A trip from GUTERSLOH to TALLINN, stopping to refuel at POZNAN on the way, is an excellent test of ones ability to navigate !!

Friendly Airfields

At the start of Combat sorties it is not possible to see targets taking off from these airfields since the software has them already airborne when the fighter(s) take off. However, when the situation permits, one can follow a target back to ERFURT for example.
Targets will also land at friendly airfields, especially NEUBURG, so one should not be surprised to see a MIG 21 in the circuit!!! It is not unknown to be taxiing to a parking area, suddenly to be banned from parking because a MIG 21 has beaten you to it ! !
During one 6 v 12 scenario when four of the six Lightnings defected to WARTON, the remaining two Lightnings were very rapidly shot down. On parking at the WARTON dispersal with ground services connected, it was possible to select any airfield symbol on the simulation Map Display (F9). Pressing F10 then allowed access to the airfields radar and AIRCRAFT MOVEMENTS displays.
By this means, it was found that of the 12 MIG 21s, 6 landed at GUTERSLOH, 2 landed at AALBORG, 1 landed at PRAGUE, 1 landed at ERFURT and 1 at GDANSK. The 12th was found on the AALBORG radar at 70 nm at 34500 feet, heading 250 at 200kts IAS."

Example sortie

The software allows some unexpected things to happen as the following sortie description will illustrate.
1532Z 2 Lightnings (001/002) airborne from GUTERSLOH to intercept 4 incoming targets.
Shortly after take-off 002 reported AC Failure and was instructed to RTB (he didnt really say this, but he was sent home to increase the odds!).
001 continued outbound, soon making radar and visual contact with a pair of targets at a similar level. Target pair split and 001 quickly got a good lock and missile kill on one.
Whilst manoeuvring for the second target another pair appeared in the distance. Radar and missile aquired on second target and kill followed. Second pair of targets no longer visible but radar contact made shortly after. 001 chased the pair and visual contact followed.
After some hard manoeuvring a gun kill was completed. The last target was no longer visible so 001 made rapid recovery and landed.
Whilst being refuelled, the SURVEILLANCE radar and AIRCRAFT MOVEMENTS display indicated that the fourth target was recovering to ERFURT. As refuelling neared completion 001 was given clearance to start and was soon airborne heading for ERFURT.
A reheat climb was made to high level and high speed cruise of 1.7M was maintained until reaching 40 nm from ERFURT where rapid descent started. Radar contact gained on target aircraft at 15 nm with visual following shortly after.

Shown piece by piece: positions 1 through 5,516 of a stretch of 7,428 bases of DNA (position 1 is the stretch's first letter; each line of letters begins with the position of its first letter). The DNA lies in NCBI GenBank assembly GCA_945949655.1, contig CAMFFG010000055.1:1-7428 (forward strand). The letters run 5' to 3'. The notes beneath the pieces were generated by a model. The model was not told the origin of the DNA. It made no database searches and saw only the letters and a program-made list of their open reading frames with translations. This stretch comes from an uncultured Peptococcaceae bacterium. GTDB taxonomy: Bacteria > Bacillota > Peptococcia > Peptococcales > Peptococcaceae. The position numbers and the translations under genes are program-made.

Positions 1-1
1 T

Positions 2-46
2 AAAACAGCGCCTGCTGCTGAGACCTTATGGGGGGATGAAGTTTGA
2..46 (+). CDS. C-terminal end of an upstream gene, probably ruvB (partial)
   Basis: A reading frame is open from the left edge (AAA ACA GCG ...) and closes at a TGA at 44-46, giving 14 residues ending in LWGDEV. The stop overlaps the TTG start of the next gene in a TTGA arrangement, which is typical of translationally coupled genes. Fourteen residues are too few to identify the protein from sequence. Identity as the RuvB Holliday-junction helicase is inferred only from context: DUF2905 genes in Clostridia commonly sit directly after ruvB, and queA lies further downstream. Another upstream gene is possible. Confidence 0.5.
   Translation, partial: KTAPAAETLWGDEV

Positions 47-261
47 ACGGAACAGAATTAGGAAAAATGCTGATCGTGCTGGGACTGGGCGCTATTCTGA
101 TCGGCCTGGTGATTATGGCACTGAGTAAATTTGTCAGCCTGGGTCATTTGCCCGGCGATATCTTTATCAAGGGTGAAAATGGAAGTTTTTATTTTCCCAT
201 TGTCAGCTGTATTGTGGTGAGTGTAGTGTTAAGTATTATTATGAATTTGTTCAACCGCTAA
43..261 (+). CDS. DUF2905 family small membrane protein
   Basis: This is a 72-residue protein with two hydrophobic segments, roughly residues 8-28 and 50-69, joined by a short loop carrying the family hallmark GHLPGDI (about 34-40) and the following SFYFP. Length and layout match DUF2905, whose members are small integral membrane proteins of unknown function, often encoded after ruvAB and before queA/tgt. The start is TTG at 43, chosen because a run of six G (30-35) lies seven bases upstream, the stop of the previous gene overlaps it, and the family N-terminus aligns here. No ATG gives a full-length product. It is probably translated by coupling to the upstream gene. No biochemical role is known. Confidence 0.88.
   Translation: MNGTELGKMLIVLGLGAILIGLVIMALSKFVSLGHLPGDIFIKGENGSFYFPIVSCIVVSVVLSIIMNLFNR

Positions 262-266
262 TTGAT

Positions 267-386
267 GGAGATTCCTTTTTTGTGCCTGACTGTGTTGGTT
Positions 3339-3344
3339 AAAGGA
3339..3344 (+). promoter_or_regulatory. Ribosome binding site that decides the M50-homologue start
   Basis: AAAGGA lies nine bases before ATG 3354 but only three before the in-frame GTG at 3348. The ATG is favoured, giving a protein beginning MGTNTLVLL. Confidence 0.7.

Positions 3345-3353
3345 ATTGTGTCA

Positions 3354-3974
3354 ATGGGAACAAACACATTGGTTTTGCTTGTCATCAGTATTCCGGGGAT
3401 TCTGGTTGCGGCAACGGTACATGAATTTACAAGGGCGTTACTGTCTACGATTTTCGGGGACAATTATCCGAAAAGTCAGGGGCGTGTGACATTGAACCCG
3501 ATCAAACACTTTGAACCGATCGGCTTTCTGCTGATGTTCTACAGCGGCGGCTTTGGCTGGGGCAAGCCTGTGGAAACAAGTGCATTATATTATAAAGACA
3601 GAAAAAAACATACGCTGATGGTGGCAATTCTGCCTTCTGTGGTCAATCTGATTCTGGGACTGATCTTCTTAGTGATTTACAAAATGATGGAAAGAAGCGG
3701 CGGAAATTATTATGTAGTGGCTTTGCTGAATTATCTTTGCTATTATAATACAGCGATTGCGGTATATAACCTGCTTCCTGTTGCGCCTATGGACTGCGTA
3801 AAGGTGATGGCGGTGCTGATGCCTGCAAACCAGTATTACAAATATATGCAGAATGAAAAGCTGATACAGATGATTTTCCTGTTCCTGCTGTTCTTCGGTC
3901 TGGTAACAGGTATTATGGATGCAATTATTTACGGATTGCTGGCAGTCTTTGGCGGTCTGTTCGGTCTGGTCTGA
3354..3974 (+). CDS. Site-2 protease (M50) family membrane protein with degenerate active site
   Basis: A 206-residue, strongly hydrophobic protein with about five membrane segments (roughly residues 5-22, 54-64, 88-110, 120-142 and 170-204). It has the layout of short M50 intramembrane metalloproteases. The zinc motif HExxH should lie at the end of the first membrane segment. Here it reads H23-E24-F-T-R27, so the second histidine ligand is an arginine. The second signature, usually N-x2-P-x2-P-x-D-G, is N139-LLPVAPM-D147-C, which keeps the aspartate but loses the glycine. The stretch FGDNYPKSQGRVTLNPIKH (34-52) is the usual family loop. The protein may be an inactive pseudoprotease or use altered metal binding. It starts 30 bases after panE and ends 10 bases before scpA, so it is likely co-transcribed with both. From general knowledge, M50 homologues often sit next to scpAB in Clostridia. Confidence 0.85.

Attacking position could not be achieved before target landed.
Remaining ammo fired at target without effect.
Target overshot end of runway before taxiing to parking position. 001 landed, eventually parking beside the target to refuel.
On completion, 001 took off, holding over the airfield for a few minutes before climbing out on heading 295.
On passing FL 220 GUTERSLOH TACAN picked up indicating range of 100 nm approximately 2 degrees starboard.
Full reheat climb through FL 350 at 80 nm TACAN (629kts/1.72M).
At 38 nm 001 level at FL 540 (429kts/1.72M) 96% cold power.
Ventral tank just about empty.
Decided for practice diversion to WILDENRATH.
Switched TACAN to 126X and picked up WILDENRATH TACAN at 100 nm, left of nose.
Turned to heading 247 degrees at 92 nm.
At 40 nm, IDLE/FAST IDLE descent initiated changing to fast descent from FL 437 at 25 nm.
Through 26000 at 10 nm, continuing down to complete one circuit and roller at WILDENRATH before recovery and landing at GUTERSLOH

Trim and systems modelling

On the SYSTEM display, in the OPTIONS box against Control de-select TRIM.
Without automatic Trim Control, elevator trim will not be adjusted during acceleration or deceleration, neither will stall and spin prevention be activated. In this situation one has to fly carefully to avoid loss of control.
On the SITUATION and MISSION displays set up for a practice mission with a single Lightning F-6.


The Lightning radar was reputed to have a range of 60 nautical miles and be capable of guiding the pilot to a point in space from which a successful attack could be made.
Neither of these claims were accurate. In practice the radar's maximum range against airborne targets was considerably less than that claimed and it was necessary for the pilot to mentally calculate a required tactical approach from target behaviour observed on the radar display. This simulation very closely follows the real life performance of the radar.
To operate the Ground mode: